When Jesus uses the word “hypocrite” He links it with the idea of reward. A hypocrite is someone who does good actions - not because they have a pure motive and compassion - but so that other people will think they are righteous. Even though what they are doing is a good and right thing their motivation for doing it is selfish.

I have found that when this is the case we may not know it but when the person does not get the recognition he or she thinks they should their desire to continue helping fades and they eventually quit. Another way we can understand whether or not a person’s motivation is selfish or personal is how they react if something (like a ministry or position or authority) is taken away from them for some reason.

The Jewish people of this time believed in giving to the poor because of the reasons I have already mentioned. As a matter of fact each member of a synagogue was assessed a certain amount of money based on their wealth for the benefit of the needy. However, there were times when people would give above and beyond their obligation. Sounds like a good thing right?!?! But look at what is happening.

Trumpets - announcements - fanfare

When a person went above and beyond just dropping a couple bucks in the plate some of them expected for trumpets to be blown and announcements to be made. They expected special seating in church along with the rabbis. But here was the problem. There was a habit of making a promise to give to the poor - getting the fanfare that accompanies the promise - then never keeping the promise.

If you strip all this down to its root there is a sense here that they were looking for approval from others and not so concerned about what God thought about it all. It is almost as if they were saying, “OK I got my credit from God for my obligatory giving - now I need credit from my peers - my neighbors.” (Got to keep up with the Jones’s)

As I look at these passages one nagging thing keeps coming to my mind. Giving - whether it be to the poor or to the church or to missions is an act of righteousness. In other words, it is the right thing to do. I do not believe our giving earns us salvation but our giving does create an avenue of blessing through which God is able to work.

There are rewards - on earth and in heaven - that come as a result of our willingness to give money. As we commit to taking care of God’s house we can expect God will help take care of our house.


WHEN we give (notice I did not say if) we are declaring our faith in God. We are not trusting that others will see just how righteous we are - we are giving to God knowing that what I do as a humble act of righteousness to God expresses my faith in God’s ability to supply all my needs according to His riches in glory by Christ Jesus (cf. Philippians 4:19).

When I write my tithe & offering check each week it is an act of faith and a statement of dependence. I am declaring to God, “I trust You will help me to be a steward of the other 90%. I trust you are well able to take care of me and my family.”


What motivates you to do the things you do? When you give or serve - what is the motivation behind those acts of righteousness?

Some create fanfare through negativity - “Look what I did! Nobody else would do it, so I saved the day!”

Others give or cease to give as a way to draw attention to themselves, “I refuse to give MY tithe because I don’t like what the preacher said.” (First mistake is thinking the tithe is yours. Second is that you just demonstrated your lack of faith in God to everyone who heard you say that).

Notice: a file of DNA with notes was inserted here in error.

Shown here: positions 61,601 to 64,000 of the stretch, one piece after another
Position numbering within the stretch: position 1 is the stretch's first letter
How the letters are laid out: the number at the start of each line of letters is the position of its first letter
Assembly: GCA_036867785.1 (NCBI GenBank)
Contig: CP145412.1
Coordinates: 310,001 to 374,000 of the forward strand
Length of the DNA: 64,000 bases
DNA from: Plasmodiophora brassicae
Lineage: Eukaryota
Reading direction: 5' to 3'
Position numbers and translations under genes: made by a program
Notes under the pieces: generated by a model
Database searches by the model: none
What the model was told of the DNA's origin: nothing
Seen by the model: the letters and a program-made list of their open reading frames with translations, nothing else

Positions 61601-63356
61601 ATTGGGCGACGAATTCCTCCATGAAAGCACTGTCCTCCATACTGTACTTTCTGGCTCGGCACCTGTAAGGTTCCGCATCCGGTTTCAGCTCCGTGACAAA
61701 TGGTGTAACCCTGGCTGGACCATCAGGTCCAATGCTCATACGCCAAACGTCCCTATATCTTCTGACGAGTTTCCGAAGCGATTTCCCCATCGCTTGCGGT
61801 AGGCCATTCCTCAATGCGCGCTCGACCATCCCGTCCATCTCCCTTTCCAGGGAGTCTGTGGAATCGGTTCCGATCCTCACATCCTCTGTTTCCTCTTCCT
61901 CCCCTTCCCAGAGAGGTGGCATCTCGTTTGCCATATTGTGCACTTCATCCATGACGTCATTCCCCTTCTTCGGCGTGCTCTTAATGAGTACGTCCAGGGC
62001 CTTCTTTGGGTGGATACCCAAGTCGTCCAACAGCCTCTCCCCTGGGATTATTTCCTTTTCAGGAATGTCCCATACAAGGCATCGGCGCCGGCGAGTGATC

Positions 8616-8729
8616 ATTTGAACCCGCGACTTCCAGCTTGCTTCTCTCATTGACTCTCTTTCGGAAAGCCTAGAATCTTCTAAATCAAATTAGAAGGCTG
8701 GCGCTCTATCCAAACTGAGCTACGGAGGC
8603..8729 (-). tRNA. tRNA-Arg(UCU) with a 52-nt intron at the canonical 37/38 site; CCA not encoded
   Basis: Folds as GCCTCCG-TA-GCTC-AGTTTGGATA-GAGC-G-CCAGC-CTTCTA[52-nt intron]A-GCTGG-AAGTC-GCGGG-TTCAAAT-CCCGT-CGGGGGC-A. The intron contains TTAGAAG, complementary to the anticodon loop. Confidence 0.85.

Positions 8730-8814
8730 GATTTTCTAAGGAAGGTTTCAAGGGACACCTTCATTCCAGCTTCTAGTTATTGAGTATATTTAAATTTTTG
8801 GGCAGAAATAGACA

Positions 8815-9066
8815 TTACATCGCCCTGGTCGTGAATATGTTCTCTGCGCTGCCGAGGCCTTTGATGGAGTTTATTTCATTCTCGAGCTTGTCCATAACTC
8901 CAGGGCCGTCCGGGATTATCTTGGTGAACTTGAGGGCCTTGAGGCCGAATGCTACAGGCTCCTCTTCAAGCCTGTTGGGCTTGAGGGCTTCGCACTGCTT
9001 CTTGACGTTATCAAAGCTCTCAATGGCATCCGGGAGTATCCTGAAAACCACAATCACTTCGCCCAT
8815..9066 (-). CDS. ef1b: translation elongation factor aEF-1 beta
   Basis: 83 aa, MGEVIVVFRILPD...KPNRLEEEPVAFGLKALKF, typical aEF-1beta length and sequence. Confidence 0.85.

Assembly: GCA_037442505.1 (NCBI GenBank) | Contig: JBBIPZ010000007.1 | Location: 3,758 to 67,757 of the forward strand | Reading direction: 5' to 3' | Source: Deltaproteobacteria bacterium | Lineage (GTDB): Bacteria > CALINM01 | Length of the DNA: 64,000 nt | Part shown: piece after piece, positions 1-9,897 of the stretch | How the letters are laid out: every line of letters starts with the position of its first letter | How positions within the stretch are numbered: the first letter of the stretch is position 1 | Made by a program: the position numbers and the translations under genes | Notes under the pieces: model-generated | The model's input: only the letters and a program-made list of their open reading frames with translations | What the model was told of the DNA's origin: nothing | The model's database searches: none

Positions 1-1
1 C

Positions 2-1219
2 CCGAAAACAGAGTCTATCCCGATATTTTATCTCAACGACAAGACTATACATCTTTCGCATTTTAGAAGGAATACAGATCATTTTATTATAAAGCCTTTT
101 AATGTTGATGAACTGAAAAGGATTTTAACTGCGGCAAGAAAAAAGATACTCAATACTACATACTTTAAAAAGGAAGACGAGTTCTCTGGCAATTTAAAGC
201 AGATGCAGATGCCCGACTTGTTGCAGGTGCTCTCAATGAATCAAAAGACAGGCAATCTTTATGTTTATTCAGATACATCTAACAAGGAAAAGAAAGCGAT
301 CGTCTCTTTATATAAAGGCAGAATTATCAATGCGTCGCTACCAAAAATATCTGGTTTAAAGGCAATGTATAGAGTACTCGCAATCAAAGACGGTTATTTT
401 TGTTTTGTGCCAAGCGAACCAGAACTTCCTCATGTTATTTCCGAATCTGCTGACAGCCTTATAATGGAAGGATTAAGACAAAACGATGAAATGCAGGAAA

Our motives are very important. In the book of James the Apostle tells us that fights and quarrels happen in the church for one reason: 1) we ask God for something and do not get it - so we go to war with humans (crazy). But why are we not getting from God what we are asking? Simply put - God knows that our motive is not care and compassion but “to spend what you get on your pleasures” (James 4:3b).

God does not look on what the outside actions are; instead, He looks at our heart. Jesus tells us in Matthew 12 that whatever is abundant in our heart is what will come out in our words and actions. God understands, and so do us humans, that what is going on in the outer man is only a symptom of a heart problem.

I believe the whole point of Jesus’ teaching on giving, prayer and fasting in Matthew 6 speaks to the idea that we have to check our motives all the time. We must constantly be asking ourselves - with a sincere heart - why am I praying or fasting or giving? Is it about me looking good or Jesus looking good?

I will be the first to admit that keeping my motives straight is a constant daily battle. But it is a battle that can be won and we can have victory.

FYI: There is little we can do about how others perceive our motives. But here is what I know: if my heart is right before God and I am giving or serving in order to make God look good and not myself - then that’s all that matters. If someone else does not see it that way then I will just have to remember that my identity and self-worth comes from God - not them.


So, how do we respond to this teaching today? I think there are two ways a believer in Christ can respond today.

We can simply dismiss what has been said and continue the way we are - that is certainly your right and prerogative.

We can simply confess that there are times when our motivation is less than pure and ask God to help us.

Help us to love,

to have gratitude,

to recognize that what we do has eternal significance and that our motivation affects other people’s eternity,

If you are not a follower of Christ then you may ask, “What does all this have to do with me?”

Well, quite honestly, nothing! Except for that fact that you have met a few hypocrites in your life. Can I first say that I am sorry that someone may have turned you away from following Christ because of their hypocritical ways. Second, can I tell the church is a place for people with imperfections and quirks and problems and habits. We are on a journey of faith toward living a life that honors the one we call Lord.

So my hope is that you will respond by trusting that Jesus Christ can and will bring you into His family when you place your faith and trust in Him (notices I said HIM - not me or another church member - we might let you down - but HE will not).

If you would like to ask Christ into your life this morning pray with me.

PRAY - (THEN ask them to meet me after service to receive a free booklet to help them get started in their new faith)

Now call the whole church to a season of prayer.